Library of the Week: 25th July : This week we feature the amazing Bishopsgate Institute Library! We chat to Ceri Thompson, Librarian, to find out more about the library and the wonderful collections they have available…
Thank you very much for taking part in our Library of the Week! Please could you tell us a bit more about where you work and what your role is?
I work in the Special Collections and Archives at Bishopsgate Institute. It is an independent, charitable institution which opened in 1895 to support people through a variety of adult education opportunities. From its outset the library has been an integral part of the Institute, initially as a public lending library, now as Special Collections and Archives, supplying material and inspiration for themes of many of its courses and events.
All our collections and archives are available for free, without any need to book an appointment or bring any ID. The library is reference only, but it is a freely accessible and open space which welcomes anyone to come and look at our collections in our Researchers’ Area.
If you do not fancy using any of our fantastic collections (why would you not?!), we also have a gorgeous study space in our Victorian library surrounded by peace and quiet as a break from the hustle and bustle of central London.
I am the Librarian and am responsible for managing our user services and for the management and cataloguing of our printed collections – books, pamphlets, and journals.
What collections do you have? What does your library specialise in?
We hold over 200,000 printed items and 800 archive collections. We have materials originating from the sixteenth century to the present day, though the emphasis is from the nineteenth century onwards. These collections include books, pamphlets, maps, journals, and ephemera. We also have extensive collections of press cuttings, manuscripts, photographs, and illustrations.
Our second librarian, Charles Goss (librarian 1897 to 1941), established our collecting areas of London history, Labour history, freethought, and Humanism. In more recent years our collecting areas have expanded to include the Co-operative Movement, feminism and the history of protest and campaigning. Our collections reflect the ‘history from below’, social, political, and radical history. Our London collection can, for example: give you the history of some of the most gorgeous architecture, take you on a trip down the Thames as part of a nineteenth-century boat tour, or provide you with an introduction to some of the notorious crimes, gangsters, and fascinating characters in London history. In our Labour History Collection, you can find the history of feminism, radicals, and trade unionism to name just a few examples.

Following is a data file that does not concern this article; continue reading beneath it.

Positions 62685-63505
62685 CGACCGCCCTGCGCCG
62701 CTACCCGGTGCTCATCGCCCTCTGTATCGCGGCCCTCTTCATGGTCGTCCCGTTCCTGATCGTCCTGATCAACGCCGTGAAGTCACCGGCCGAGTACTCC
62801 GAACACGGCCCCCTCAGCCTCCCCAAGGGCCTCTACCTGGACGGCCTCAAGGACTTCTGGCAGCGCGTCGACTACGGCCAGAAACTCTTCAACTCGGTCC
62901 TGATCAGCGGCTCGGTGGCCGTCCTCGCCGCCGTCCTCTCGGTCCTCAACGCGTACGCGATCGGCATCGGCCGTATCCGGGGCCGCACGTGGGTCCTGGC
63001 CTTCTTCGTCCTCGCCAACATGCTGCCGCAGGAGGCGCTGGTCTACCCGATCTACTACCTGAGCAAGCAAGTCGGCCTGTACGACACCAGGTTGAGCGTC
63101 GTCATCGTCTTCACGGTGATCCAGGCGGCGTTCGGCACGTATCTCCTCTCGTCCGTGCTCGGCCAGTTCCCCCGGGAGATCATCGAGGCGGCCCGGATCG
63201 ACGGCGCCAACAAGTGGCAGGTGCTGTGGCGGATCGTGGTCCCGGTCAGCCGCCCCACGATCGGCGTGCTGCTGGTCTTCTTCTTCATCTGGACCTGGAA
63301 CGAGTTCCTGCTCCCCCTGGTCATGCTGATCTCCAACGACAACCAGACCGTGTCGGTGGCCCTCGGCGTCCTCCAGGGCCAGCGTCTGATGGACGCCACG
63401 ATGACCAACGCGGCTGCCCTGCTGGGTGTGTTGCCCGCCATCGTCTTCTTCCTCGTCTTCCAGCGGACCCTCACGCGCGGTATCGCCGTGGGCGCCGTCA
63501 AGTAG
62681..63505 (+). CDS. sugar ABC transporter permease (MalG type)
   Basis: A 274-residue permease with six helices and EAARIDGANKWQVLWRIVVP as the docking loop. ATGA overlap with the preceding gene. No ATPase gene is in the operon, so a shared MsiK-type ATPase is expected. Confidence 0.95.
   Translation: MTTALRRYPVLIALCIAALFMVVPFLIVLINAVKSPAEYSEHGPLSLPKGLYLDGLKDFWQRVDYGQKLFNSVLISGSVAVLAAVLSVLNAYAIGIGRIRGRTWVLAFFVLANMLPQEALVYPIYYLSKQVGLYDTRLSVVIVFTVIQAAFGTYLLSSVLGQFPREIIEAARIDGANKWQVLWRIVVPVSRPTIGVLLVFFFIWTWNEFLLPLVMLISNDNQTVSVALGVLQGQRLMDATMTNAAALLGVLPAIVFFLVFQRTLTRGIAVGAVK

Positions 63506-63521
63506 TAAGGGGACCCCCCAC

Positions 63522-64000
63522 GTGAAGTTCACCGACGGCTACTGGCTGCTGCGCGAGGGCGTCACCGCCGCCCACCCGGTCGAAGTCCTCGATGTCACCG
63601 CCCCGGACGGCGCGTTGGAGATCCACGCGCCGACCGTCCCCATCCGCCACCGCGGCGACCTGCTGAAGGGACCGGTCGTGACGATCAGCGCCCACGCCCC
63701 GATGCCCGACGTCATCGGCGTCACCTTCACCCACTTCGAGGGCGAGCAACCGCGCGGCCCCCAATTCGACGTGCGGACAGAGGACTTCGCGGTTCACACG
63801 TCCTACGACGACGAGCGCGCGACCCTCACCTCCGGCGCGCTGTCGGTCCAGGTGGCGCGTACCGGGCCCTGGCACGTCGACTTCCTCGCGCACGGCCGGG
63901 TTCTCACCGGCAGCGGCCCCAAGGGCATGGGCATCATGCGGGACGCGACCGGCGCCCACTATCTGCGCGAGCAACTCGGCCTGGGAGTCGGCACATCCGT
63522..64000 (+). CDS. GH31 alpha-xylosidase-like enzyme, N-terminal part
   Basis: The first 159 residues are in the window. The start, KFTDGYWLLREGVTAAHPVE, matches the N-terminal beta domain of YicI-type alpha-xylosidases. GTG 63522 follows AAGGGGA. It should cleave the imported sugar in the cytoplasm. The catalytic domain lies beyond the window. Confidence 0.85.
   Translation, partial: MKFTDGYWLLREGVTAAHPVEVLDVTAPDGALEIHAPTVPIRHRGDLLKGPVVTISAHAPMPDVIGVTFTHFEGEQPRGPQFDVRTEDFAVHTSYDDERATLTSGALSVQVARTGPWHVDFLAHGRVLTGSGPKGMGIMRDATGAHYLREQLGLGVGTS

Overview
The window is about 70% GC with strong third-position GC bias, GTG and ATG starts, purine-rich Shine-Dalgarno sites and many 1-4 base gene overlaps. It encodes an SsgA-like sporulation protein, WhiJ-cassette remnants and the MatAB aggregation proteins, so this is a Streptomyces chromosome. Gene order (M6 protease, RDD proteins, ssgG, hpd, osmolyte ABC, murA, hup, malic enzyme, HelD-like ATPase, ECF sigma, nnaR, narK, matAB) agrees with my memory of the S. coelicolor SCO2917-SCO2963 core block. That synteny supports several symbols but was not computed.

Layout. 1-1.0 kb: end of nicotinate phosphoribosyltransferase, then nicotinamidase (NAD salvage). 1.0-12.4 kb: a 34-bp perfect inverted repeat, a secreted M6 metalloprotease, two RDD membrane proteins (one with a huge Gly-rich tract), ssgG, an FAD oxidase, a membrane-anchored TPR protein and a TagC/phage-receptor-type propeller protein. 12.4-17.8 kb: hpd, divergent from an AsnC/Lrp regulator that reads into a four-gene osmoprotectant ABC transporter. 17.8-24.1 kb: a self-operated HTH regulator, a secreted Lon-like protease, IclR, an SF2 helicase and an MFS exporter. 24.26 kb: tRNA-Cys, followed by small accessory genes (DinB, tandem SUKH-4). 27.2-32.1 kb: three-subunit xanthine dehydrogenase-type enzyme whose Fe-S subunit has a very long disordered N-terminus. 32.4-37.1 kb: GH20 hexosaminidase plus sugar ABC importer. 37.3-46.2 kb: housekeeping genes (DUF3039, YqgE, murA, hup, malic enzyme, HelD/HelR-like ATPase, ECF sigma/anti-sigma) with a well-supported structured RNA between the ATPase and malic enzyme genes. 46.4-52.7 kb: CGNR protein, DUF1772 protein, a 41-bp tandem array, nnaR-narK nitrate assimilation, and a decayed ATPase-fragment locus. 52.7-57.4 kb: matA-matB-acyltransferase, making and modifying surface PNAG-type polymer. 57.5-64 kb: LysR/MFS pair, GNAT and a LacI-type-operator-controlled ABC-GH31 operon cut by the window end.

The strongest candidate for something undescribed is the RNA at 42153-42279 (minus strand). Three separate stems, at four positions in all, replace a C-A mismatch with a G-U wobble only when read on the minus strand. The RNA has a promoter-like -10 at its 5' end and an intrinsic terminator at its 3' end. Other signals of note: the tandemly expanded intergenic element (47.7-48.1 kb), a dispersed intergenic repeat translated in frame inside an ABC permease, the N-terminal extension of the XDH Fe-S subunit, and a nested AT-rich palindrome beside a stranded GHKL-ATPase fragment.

You can find out about the history of a variety of trades, workers’ rights, and strikes. All of this and more are covered by our collections.
We are also home to the most comprehensive and accessible special collections and archives on LGBTQ+ histories in the UK. We hold a growing kink, fetish, and erotica library. We are committed to recording hidden histories and to preserving histories of protest and radicalism.
One of my main projects currently is the cataloguing our LGBTQ+ Library journals collection and ensuring that they are all accessible and discoverable on our online catalogue. Our holdings are approximately 2,000 LGBTQ+ journals, which date from around the 1950s onwards. This collection includes a large range of genres which broadly comprise lifestyle, campaigns, politics, and culture. We have well-known titles such as a ‘Gay News/Gay Times’, ‘Capital Gay’, ‘Diva’, ‘The Pink Paper’, ‘Transliving’ and ‘Beaumont Society Newsletter’ along with rare and more specific journals such as ‘The Gay Vegetarian Gazette’, ‘Physique Pictorial’, ‘Quim’, ‘Radical Deviance’, and ‘Original Plumbing’. It is a wide-ranging collection with an international reach and appeal with journals from Europe and the USA.